junco

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jun·co

 (jŭng′kō)
n. pl. jun·cos or jun·coes
Any of various sparrows of the genus Junco of North and Central America, having predominantly gray plumage, a gray or black head, and white outer tail feathers.

[Ultimately (either via Early Modern English junco, the reed bunting (Emberiza schoeniclus, which inhabits marshes and reedbeds), or obsolete Spanish junco ave, a bird of the West Indies with a very long and narrow tail) from Spanish junco, rush (plant of the genus Juncus), from Old Spanish, from Latin iuncus; see jonquil.]
American Heritage® Dictionary of the English Language, Fifth Edition. Copyright © 2016 by Houghton Mifflin Harcourt Publishing Company. Published by Houghton Mifflin Harcourt Publishing Company. All rights reserved.

junco

(ˈdʒʌŋkəʊ)
n, pl -cos or -coes
(Animals) any North American bunting of the genus Junco, having a greyish plumage with white outer tail feathers
[C18: from Spanish: a rush, a marsh bird, from Latin juncus rush]
Collins English Dictionary – Complete and Unabridged, 12th Edition 2014 © HarperCollins Publishers 1991, 1994, 1998, 2000, 2003, 2006, 2007, 2009, 2011, 2014

jun•co

(ˈdʒʌŋ koʊ)

n., pl. -cos.
any of several small, gray or gray and brown North American finches of the genus Junco, esp. J. hyemalis, a common winter resident of the U.S. Also called snowbird.
[1700–10; < Sp: rush, bird found in rush beds < Latin juncus rush]
Random House Kernerman Webster's College Dictionary, © 2010 K Dictionaries Ltd. Copyright 2005, 1997, 1991 by Random House, Inc. All rights reserved.
ThesaurusAntonymsRelated WordsSynonymsLegend:
Noun1.junco - small North American finch seen chiefly in winterjunco - small North American finch seen chiefly in winter
finch - any of numerous small songbirds with short stout bills adapted for crushing seeds
genus Junco - American finches
dark-eyed junco, Junco hyemalis, slate-colored junco - common North American junco having grey plumage and eyes with dark brown irises
Based on WordNet 3.0, Farlex clipart collection. © 2003-2012 Princeton University, Farlex Inc.
References in periodicals archive ?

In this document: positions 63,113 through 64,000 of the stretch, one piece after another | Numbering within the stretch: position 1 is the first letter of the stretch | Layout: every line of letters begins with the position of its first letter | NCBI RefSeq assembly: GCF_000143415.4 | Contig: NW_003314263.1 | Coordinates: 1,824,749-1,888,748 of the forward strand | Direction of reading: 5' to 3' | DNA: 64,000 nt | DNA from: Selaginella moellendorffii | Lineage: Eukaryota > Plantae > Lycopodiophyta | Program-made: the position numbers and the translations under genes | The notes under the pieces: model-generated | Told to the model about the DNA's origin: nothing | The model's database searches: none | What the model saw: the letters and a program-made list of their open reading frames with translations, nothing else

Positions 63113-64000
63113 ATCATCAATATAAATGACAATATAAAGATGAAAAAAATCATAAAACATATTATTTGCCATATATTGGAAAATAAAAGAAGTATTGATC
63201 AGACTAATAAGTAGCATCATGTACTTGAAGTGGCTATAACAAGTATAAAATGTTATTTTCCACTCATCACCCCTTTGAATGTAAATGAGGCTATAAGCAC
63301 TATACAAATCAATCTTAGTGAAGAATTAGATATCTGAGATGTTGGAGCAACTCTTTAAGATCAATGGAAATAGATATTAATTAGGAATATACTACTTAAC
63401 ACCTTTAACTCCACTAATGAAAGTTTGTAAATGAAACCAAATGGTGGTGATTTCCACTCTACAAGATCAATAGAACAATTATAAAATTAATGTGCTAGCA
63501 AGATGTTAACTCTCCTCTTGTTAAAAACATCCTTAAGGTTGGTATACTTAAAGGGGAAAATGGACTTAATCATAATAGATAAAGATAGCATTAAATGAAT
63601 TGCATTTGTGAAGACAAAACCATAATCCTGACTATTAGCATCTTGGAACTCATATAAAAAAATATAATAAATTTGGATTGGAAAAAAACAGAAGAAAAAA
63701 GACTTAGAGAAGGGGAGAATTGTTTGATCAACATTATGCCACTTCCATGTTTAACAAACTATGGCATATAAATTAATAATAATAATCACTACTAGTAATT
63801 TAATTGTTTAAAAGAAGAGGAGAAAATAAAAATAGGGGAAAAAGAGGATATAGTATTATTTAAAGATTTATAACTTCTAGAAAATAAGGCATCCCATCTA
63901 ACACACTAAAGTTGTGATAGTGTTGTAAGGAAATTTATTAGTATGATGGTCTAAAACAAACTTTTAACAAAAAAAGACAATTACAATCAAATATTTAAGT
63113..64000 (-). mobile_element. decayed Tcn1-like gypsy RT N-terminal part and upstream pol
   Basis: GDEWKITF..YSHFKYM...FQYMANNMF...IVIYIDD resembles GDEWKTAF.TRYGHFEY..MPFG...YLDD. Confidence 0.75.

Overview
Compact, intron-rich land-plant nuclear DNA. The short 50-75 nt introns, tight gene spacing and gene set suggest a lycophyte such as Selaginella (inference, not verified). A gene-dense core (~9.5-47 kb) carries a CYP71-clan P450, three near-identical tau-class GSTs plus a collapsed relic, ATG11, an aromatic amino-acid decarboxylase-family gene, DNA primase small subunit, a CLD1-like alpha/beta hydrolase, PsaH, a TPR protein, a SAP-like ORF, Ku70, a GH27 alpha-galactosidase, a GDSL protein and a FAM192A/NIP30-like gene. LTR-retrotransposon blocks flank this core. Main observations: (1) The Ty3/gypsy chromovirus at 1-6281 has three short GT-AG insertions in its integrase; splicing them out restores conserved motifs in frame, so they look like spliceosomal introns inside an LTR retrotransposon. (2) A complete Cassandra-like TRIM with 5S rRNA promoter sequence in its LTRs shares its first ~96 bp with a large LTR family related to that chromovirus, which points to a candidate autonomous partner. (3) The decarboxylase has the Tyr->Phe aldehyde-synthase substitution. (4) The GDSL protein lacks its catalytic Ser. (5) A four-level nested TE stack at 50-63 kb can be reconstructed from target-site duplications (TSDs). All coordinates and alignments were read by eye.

None other than Juncos Racing, the tiny team founded by Argentina-born Ricardo Juncos and to this day run on such a shoestring budget that it was still signing up sponsors on Wednesday.
On 7 July 2018 at 11:48 MDT, while walking in the Rattlesnake Creek drainage near the north end of Missoula, Missoula County, Montana, my attention was drawn to a pair of Dark-eyed Juncos (Junco hyemalis) about 20 m distant emitting a series of "tik" calls (Hostetter 1961; Nolan and others 2002) as they fluttered and perched low to the ground; they were accompanied by a pair of Chipping Sparrows (Spizella passerina), which also were vocalizing and acting agitated, but the sparrows did not fly to the ground with the juncos.
As for juncos specifically, these migratory birds can fly 200 or more miles a night, making them highly capable of spreading bacteria over large swaths of land.
Thornburg previously worked for 16 years at Amgen in a variety of senior level positions, including executive director, Quality Site Head at its Colorado facility as well as executive director, Quality Control, for its manufacturing site in Juncos, Puerto Rico.
I hope they can work with me again sometime." Of course it was no mere serendipity that won the Juncos the Wolf tour.
Martinez-Agosto was born in Juncos, Puerto Rico, a son of Manuel and Rose (Agosto) Martinez.
Amgen is leading the race to get to market the first in a new group of cardio drugs that drastically reduces bad cholesterol, and plans to make evolucumab (formerly AMG 145) at its Juncos plant, reports Caribbean Business (June 5, 2014).
Studying dark-eyed juncos, Whittaker's team compared which were more effective - chemical signals or size and attractive plumage.
the many cunning birds that kill Nestlings, sparrows, juncos for
Inc., a Clondalkin Group Company, has acquired Lehigh Press, located in Juncos, Puerto Rico.